Synopses & Reviews
In this superb novel by the beloved author of Talk Before Sleep, The Pull of the Moon, and Until the Real Thing Comes Along, a woman re-creates her life after divorce by opening up her house and her heart.
Samantha's husband has left her, and after a spree of overcharging at Tiffany's, she settles down to reconstruct a life for herself and her eleven-year-old son. Her eccentric mother tries to help by fixing her up with dates, but a more pressing problem is money. To meet her mortgage payments, Sam decides to take in boarders. The first is an older woman who offers sage advice and sorely needed comfort; the second, a maladjusted student, is not quite so helpful. A new friend, King, an untraditional man, suggests that Samantha get out, get going, get work. But her real work is this: In order to emerge from grief and the past, she has to learn how to make her own happiness. In order to really see people, she has to look within her heart. And in order to know who she is, she has to remember--and reclaim--the person she used to be, long before she became someone else in an effort to save her marriage.
Open House is a love story about what can blossom between a man and a woman, and within a woman herself.
About the Author
Elizabeth Berg's novels Durable Goods and Joy School were selected as ALA Best Books of the Year. Talk Before Sleep was an ABBY finalist, a New York Times bestseller, and a national bestseller. The Pull of the Moon, Range of Motion, What We Keep, and Until the Real Thing Comes Along also were national bestellers. In 1997, Berg won the NEBA Award in fiction. She lives in Massachusetts.
Reading Group Guide
This discussion guide will assist readers in exploring Open House
. Hopefully, it will help create a bond not only between the book and the reader, but also between the members of the reading group. In your support of this book, please feel free to copy and distribute this guide to best facilitate your reading program. Thank you.
1. Reading Group Guide for OPEN HOUSE, by Elizabeth Berg In the beginning of the book, Samantha is unusually obsessed with Martha Stewart. Why do you think this is? What do Martha Stewart and her products seem to offer Samantha? When they finally speak to each other over the phone, Samantha asks Martha Stewart if she fell apart after her divorce. Martha responds, " I didn't fall apart. I spent one evening with Bernstein's Kaddish and a bottle of 'eighty-six Montrachet. And then I got busy. Try it," (166). What do you think of this advice? Does Samantha end up taking it?
2. Why does Samantha go on a shopping spree at Tiffany's with David's credit card? Do you think she was only motivated by revenge? Why would spending money be a good way to get back at David, as opposed to another means of revenge? Samantha says, "I don't know why I bought the bracelet--. But I don't like fancy jewelry; I never have," (33). Why do you think she bought it, and if the bracelet was so expensive, why do you think she gave it away to the woman on the street? She goes on to say, "And the things I really like aren't fancy at all: old aprons and hankies. Butter wrappers from the one-pound blocks. Peony bushes, hardback books of poetry. And I like things less than that; the sticky remains at the bottom of the apple-crisp dish." What do all of these things have in common, and how do they help to understand what has real value and worth to Samantha?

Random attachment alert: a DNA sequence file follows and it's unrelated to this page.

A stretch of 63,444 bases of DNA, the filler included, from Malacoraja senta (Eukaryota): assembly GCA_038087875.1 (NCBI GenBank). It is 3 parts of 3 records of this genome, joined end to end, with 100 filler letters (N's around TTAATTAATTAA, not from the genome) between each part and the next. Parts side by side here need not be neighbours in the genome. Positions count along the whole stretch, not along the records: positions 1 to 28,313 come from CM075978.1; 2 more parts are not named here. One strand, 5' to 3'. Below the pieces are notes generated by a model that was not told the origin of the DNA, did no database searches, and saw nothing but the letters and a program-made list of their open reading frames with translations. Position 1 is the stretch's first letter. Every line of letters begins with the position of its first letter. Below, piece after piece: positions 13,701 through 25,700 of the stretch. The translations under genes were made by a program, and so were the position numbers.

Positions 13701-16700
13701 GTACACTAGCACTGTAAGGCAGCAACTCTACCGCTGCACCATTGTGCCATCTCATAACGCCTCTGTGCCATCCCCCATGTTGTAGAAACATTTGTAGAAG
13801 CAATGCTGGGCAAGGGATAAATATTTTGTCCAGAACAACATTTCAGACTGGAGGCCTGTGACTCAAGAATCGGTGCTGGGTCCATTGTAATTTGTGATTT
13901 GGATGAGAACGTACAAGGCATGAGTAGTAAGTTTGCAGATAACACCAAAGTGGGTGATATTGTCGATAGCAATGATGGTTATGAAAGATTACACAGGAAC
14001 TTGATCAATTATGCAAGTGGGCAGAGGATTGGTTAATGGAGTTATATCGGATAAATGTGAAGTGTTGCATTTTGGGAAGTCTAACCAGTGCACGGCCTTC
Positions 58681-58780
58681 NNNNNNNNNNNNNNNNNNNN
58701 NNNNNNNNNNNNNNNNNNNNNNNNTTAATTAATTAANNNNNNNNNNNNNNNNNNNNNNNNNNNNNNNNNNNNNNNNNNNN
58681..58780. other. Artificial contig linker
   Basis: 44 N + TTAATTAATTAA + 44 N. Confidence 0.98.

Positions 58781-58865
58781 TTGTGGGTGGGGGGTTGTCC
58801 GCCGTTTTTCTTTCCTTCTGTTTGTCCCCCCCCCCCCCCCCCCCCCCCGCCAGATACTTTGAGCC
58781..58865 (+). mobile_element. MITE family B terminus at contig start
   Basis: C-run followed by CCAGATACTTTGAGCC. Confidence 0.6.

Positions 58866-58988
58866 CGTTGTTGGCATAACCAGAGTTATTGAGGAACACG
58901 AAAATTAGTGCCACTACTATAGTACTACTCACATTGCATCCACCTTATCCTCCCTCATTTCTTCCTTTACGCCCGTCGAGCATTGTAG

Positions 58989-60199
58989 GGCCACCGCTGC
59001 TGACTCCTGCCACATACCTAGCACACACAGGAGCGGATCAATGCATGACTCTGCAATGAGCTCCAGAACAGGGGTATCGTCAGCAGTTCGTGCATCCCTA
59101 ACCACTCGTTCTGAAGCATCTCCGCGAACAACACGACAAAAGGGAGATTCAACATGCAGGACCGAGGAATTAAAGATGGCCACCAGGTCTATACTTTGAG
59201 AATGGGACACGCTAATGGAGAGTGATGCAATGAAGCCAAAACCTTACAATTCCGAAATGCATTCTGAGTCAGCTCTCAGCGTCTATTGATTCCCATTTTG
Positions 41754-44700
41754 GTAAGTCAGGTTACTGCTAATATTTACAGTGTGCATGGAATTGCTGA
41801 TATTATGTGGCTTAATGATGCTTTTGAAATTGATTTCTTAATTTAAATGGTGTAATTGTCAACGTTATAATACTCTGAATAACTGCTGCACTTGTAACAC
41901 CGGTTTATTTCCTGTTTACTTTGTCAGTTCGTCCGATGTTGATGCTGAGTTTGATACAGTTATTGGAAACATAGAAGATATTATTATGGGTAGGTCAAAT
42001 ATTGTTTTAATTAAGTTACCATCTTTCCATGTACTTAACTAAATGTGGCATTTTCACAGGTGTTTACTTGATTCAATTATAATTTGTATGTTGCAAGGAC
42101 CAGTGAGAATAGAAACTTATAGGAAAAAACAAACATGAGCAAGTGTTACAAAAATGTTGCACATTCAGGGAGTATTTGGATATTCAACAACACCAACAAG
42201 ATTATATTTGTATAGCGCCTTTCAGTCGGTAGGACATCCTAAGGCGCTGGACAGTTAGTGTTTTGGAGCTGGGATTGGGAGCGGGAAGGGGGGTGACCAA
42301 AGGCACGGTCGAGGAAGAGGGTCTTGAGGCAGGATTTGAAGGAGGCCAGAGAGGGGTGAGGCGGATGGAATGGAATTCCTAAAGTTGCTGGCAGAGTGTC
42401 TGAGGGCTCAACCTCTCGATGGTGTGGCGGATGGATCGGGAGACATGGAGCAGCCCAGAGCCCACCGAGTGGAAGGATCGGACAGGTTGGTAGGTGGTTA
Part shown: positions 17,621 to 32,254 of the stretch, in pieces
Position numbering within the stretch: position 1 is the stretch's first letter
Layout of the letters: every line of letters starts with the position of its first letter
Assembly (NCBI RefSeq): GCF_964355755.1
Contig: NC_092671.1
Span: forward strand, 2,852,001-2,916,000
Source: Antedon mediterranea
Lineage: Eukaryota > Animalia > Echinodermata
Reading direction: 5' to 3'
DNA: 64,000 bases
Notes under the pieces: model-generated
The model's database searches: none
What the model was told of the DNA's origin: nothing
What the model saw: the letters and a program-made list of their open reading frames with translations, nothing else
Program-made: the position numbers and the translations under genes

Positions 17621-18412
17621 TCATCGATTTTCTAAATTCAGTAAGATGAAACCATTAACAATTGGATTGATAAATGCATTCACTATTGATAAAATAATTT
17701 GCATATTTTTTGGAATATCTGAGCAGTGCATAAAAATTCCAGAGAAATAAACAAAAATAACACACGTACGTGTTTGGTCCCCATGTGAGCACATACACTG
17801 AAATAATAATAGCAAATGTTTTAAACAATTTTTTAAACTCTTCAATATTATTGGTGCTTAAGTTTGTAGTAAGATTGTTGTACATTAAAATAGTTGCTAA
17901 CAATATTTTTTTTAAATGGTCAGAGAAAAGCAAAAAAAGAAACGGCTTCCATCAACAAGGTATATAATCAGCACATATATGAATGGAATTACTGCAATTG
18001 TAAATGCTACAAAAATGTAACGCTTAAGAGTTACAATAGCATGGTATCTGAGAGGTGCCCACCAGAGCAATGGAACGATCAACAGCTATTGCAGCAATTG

3. Samantha spends most of the novel wanting her husband back. In the end, she is the one who chooses to remain separated. Why do you think she changes her mind? At what point in the novel do you think she would rather remain alone than get back together with him? Do you think she is making the right decision? What do you think causes her to change her mind?
4. Samantha posts a card on the community bulletin board that reads, ROOMMATE WANTED Large bedroom for rent in very nice house with single Woman and eleven-year-old son. No smoking. Pets or kids Okay. Must be employed and responsible. $500/mo. What picture does this advertisement paint of her life? Is it accurate? What things are missing from the description? What do you really think Samantha is looking for in a roommate? What is the significance of her opening her house to make ends meet? Does she do it for only monetary reasons?
5. Samantha imagines Travis one day saying, "My mother changed wonderfully when my father left us. Our circumstances actually improved," (9). Do you think that Samantha changes in the novel? If so, how? Do you think their circumstances actually improve? Do you think Samantha would say about her changes? Do you the Samantha we read about in the beginning of the story would say about the Samantha we read about at the end? How does Samantha's conception of herself change?
6. Samantha experiences many different types of love in the novel, both platonic and romantic. How would you describe the love she has for David? Compare this with the love she has for King? How are they different and which one is more ideal? What elements do you think are lacking in her relationship with David that King is able to provide? What lessons in love do you think Samantha learns from Lydia and her boyfriend? How would you describe Samantha's relationship with her son Travis, and how is it different from the relationship she has with her own mother? Are there any examples of ideal love in the novel?